Just a short note on this very difficult saying. Although it is between two sayings on wealth, the connection to wealth is not clear to most modern readers. First, ancient people thought the eye illuminated the mind. The science is not right in the analogy from a modern perspective, but it is from the first century way of thinking about how an eye works. Second, “healthy” and “unhealthy” are metaphors for generosity and stinginess in Deuteronomy 15:9 (“your eye is wicked” (וְרָעָ֣ה עֵֽינְךָ֗), LXX: καὶ πονηρεύσηται ὁ ὀφθαλμός σου τῷ ἀδελφῷ σου) and Proverbs 22:9 “a good eye” (טֽוֹב־עַ֭יִן).

Deuteronomy 15:9 (ESV) Take care lest there be an unworthy thought in your heart and you say, ‘The seventh year, the year of release is near,’ and your eye look grudgingly on your poor brother, and you give him nothing, and he cry to the Lord against you, and you be guilty of sin.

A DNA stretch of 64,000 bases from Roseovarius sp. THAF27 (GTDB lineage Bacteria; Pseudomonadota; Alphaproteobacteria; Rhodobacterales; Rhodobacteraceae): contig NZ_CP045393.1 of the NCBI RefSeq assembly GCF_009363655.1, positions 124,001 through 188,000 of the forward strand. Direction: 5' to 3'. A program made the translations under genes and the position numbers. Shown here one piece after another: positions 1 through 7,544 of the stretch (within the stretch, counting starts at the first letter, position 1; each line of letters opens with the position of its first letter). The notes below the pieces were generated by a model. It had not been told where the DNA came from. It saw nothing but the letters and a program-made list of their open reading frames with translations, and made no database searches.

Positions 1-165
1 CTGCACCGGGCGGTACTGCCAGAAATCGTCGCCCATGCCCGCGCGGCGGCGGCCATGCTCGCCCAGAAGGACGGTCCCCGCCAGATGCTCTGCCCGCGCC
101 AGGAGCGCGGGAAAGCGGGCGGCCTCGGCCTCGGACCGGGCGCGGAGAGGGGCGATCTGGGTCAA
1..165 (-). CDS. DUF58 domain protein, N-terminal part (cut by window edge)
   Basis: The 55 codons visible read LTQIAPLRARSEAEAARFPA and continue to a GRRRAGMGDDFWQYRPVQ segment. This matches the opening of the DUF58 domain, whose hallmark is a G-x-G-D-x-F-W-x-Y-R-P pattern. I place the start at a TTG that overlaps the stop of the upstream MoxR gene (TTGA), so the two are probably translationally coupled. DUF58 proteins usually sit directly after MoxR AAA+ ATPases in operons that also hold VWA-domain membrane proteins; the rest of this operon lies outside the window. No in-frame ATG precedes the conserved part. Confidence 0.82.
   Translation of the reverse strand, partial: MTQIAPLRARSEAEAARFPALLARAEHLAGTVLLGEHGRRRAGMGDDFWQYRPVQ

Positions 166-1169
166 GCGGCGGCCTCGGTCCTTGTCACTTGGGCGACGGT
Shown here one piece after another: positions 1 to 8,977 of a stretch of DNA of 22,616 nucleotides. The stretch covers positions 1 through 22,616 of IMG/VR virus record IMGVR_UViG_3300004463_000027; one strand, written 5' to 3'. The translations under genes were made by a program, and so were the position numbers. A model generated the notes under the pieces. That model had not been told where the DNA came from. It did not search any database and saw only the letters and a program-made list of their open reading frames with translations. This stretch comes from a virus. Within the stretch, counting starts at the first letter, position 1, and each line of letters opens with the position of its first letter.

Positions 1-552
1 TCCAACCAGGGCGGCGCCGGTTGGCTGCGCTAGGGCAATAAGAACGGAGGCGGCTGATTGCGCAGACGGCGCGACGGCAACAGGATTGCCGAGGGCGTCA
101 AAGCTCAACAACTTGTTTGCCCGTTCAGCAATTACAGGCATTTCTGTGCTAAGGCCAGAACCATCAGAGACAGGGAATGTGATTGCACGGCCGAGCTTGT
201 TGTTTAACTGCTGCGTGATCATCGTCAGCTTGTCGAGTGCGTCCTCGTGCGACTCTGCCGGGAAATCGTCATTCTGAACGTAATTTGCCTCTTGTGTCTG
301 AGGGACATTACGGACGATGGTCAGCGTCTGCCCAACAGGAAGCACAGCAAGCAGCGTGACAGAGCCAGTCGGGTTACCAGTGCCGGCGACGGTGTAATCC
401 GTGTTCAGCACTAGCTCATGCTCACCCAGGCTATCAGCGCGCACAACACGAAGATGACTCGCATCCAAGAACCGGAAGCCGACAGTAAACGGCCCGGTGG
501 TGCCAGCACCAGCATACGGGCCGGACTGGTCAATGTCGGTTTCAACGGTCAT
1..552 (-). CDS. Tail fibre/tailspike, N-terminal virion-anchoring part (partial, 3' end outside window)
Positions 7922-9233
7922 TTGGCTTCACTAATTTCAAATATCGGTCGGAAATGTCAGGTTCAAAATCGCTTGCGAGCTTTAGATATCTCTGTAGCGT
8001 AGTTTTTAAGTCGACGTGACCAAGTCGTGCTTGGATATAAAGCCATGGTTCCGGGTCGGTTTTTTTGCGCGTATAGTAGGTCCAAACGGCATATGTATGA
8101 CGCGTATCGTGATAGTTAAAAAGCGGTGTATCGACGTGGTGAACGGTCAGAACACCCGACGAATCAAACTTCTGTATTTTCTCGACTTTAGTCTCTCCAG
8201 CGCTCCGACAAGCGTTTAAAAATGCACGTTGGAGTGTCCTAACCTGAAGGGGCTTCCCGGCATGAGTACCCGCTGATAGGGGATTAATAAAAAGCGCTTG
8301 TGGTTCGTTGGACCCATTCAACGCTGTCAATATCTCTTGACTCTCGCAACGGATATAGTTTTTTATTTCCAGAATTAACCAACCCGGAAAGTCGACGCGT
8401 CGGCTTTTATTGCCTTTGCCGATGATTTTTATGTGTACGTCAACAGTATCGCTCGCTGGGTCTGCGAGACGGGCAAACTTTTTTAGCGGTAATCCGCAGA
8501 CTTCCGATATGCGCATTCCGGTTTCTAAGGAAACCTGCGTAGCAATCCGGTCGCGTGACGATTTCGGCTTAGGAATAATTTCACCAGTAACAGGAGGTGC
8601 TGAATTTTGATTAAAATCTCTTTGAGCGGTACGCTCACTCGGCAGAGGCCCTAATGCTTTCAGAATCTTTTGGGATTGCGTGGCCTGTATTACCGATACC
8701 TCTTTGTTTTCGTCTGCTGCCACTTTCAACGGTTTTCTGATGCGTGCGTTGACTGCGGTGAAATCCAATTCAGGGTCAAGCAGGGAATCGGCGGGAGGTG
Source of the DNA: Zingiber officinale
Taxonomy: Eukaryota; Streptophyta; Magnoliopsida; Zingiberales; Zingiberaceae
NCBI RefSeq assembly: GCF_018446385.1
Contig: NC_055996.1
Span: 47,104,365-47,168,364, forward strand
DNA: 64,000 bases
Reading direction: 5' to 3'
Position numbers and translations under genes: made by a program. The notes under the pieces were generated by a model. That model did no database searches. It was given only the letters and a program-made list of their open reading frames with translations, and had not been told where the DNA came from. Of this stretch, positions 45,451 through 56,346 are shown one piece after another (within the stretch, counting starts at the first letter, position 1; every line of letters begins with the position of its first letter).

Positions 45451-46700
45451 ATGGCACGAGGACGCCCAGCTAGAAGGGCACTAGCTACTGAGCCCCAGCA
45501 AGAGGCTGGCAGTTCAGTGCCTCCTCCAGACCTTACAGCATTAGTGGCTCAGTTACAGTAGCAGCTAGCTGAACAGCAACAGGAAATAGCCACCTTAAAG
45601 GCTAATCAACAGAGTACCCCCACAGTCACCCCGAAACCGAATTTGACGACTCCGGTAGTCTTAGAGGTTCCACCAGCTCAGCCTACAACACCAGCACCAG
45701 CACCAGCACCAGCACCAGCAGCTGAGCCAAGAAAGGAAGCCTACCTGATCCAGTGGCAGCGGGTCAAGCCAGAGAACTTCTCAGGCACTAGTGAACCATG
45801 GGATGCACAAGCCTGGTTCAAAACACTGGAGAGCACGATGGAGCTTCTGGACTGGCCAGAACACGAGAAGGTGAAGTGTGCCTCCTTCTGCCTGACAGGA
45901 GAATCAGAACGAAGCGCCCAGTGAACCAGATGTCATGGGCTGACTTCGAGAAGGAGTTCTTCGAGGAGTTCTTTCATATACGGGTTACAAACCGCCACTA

Proverbs 22:9 (ESV) Whoever has a bountiful eye will be blessed, for he shares his bread with the poor.

Third, In Matthew 20 Jesus tells a parable of workers in the field. Those who grumble about the owner’s generosity are envious (NIV) or “begrudge” the generosity of the owner (ESV). Literally, this is “your eye is evil because I am good” (ὁ ὀφθαλμός σου πονηρός ἐστιν).

A “good eye” and a “bad eye” are therefore contrasting metaphors for how one perceives wealth. A generous person who does not hold their possessions too closely is a light in the world, in contrast to the utter darkness of the one who hoards wealth.